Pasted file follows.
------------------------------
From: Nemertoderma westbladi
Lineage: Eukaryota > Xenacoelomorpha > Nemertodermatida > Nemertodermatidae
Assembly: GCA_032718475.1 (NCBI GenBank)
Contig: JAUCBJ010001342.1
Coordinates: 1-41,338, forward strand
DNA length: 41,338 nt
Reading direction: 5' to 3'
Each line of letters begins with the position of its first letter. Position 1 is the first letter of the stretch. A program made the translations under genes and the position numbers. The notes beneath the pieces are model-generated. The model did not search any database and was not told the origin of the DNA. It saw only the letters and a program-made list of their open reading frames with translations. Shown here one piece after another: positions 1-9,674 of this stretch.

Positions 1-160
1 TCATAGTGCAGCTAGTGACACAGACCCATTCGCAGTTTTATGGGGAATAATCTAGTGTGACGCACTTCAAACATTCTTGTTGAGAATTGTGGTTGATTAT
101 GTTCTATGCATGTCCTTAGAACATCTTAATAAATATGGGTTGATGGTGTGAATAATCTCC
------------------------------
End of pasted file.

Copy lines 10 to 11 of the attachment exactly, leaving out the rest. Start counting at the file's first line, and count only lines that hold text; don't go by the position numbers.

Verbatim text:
1 TCATAGTGCAGCTAGTGACACAGACCCATTCGCAGTTTTATGGGGAATAATCTAGTGTGACGCACTTCAAACATTCTTGTTGAGAATTGTGGTTGATTAT
101 GTTCTATGCATGTCCTTAGAACATCTTAATAAATATGGGTTGATGGTGTGAATAATCTCC